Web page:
Examining the changes in the spine curve during growth is of great importance in early identification and prevention of the development of structural disorders of the spine. However, most of the studies published in this regard have focused on the use of X-rays as the gold standard for spine evaluation. Therefore, considering the ethical aspects of the widespread use of harmful X-rays, few studies can be found that have investigated the normal values of the kyphosis angle, especially in children without a background of disease and spine disorders, by conducting an evaluation in a large population.
Normal values of the kyphosis angle:
Using x-rays, the angle difference between the first and twelfth thoracic vertebrae is usually measured as the kyphosis angle. This value is usually between 20 and 40 degrees in the young population, between 48 and 50 degrees in elderly women, and around 44 degrees in elderly men. Values above 50 degrees are classified as hyperkyphosis.
Normal values of the kyphosis angle in growing age:
Considering the mentioned limitations in the widespread use of X-rays, the article by Giglio et al. in the Journal of Children’s Orthopaedics is one of the few references of studies conducted on a large number of healthy people in the growing age. In this article, which was published in 2007, 718 study cases in the age of 5 to 20 years have been evaluated using a precise laboratory instrument.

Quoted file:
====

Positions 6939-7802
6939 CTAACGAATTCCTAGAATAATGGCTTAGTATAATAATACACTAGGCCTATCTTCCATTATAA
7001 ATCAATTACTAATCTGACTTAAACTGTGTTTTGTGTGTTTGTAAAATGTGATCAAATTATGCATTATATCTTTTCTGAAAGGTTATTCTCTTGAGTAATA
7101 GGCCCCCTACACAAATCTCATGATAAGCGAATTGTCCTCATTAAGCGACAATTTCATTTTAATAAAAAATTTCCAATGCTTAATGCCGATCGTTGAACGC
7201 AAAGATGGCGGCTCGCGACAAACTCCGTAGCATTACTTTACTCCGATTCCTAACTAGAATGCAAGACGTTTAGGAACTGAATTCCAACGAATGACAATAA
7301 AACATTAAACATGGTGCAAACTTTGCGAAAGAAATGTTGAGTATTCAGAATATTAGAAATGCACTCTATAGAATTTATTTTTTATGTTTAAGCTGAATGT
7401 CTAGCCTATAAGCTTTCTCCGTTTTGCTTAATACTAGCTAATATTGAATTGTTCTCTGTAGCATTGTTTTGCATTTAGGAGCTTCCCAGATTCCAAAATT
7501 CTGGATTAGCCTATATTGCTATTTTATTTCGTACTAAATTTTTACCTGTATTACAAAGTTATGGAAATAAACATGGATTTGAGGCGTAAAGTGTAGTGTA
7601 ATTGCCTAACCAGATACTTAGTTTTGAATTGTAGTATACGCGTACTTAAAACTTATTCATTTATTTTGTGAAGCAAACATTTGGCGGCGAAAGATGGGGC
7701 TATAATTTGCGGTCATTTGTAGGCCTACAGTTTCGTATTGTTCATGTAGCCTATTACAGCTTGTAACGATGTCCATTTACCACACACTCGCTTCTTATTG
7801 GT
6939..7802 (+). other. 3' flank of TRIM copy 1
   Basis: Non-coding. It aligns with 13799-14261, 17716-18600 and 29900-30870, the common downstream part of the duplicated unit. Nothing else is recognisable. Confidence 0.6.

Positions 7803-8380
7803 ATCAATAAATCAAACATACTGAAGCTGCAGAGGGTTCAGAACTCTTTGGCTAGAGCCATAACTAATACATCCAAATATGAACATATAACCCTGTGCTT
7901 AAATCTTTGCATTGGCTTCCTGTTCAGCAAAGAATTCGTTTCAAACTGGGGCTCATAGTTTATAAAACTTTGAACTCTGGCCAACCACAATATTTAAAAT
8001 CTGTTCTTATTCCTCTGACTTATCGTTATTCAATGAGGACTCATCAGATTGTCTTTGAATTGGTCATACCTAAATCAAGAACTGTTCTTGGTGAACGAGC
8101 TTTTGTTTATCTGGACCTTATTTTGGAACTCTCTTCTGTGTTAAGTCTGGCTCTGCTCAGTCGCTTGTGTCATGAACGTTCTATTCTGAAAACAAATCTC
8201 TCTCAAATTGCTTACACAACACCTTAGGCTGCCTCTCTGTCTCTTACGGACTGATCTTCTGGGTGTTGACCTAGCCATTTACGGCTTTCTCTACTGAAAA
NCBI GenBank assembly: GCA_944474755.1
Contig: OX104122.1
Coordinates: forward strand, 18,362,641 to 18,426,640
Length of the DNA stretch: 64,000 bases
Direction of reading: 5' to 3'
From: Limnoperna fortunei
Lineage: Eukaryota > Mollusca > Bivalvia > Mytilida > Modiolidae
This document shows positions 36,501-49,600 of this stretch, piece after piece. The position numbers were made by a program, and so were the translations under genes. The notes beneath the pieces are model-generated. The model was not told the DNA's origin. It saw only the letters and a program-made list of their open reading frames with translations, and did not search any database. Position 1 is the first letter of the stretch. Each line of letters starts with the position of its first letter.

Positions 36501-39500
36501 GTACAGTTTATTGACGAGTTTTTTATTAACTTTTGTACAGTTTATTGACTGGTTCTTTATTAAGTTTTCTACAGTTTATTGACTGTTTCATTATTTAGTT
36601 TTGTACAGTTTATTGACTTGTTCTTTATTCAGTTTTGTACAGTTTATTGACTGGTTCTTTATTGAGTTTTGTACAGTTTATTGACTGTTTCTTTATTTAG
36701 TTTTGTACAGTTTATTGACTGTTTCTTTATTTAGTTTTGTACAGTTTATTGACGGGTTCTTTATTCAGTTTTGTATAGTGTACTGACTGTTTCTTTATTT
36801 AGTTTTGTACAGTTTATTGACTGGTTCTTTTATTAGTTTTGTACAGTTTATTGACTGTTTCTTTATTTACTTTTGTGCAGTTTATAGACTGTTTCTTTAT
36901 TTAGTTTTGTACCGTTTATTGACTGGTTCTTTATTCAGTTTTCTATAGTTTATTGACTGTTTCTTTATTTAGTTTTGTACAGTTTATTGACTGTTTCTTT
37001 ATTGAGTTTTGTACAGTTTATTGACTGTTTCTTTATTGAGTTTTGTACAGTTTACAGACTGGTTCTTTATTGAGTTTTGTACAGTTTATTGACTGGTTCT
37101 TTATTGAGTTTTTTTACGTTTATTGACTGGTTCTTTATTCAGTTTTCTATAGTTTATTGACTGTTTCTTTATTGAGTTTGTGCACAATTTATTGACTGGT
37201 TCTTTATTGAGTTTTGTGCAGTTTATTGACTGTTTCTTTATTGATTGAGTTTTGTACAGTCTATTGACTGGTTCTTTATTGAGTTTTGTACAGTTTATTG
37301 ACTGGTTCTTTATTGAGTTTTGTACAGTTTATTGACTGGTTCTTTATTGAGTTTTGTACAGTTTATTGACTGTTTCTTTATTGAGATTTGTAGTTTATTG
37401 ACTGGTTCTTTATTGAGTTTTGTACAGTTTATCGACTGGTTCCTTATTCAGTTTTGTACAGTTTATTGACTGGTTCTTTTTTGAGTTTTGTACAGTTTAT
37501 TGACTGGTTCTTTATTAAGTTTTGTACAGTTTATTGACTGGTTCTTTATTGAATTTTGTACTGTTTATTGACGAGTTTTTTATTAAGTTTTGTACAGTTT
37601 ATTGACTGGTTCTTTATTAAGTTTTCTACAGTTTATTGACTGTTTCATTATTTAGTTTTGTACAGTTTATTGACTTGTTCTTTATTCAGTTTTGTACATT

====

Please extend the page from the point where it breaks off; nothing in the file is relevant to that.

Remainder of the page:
At first, the laboratory measurement method was validated by comparing the results of 20 healthy individuals with the results obtained from radiography, and after ensuring the accuracy of the results, 718 healthy cases, including 350 boys and 368 girls, were evaluated in terms of kyphosis angles. The results show a linear increase in the measured values from 25 degrees at the age of 7 years to 38 degrees at the age of 19 years. Finally, the researchers of this study suggested the relationship Kyphotic Angle=25+0.58*age as a suitable linear curve to identify the normal value of the kyphosis angle in growing children, regardless of their gender.
Using spinal mouse to measure kyphosis:
The use of alternative systems to reduce the risks caused by X-rays has led to the development of new technologies in the evaluation of the spine. Spinal mouse systems can be mentioned among these technologies. The Spinal Mouse device is a system consisting of precise motion sensors that allows the therapist to accurately evaluate its three-dimensional curves by moving on the spine. Spinal Mouse, which does not have any side effects caused by harmful rays, has been evaluated in several studies in the evaluation of kyphosis, lordosis and scoliosis angles, and due to the high validity and reliability reported in the results, it is now widely used in centers. Research and treatment are being used all over the world.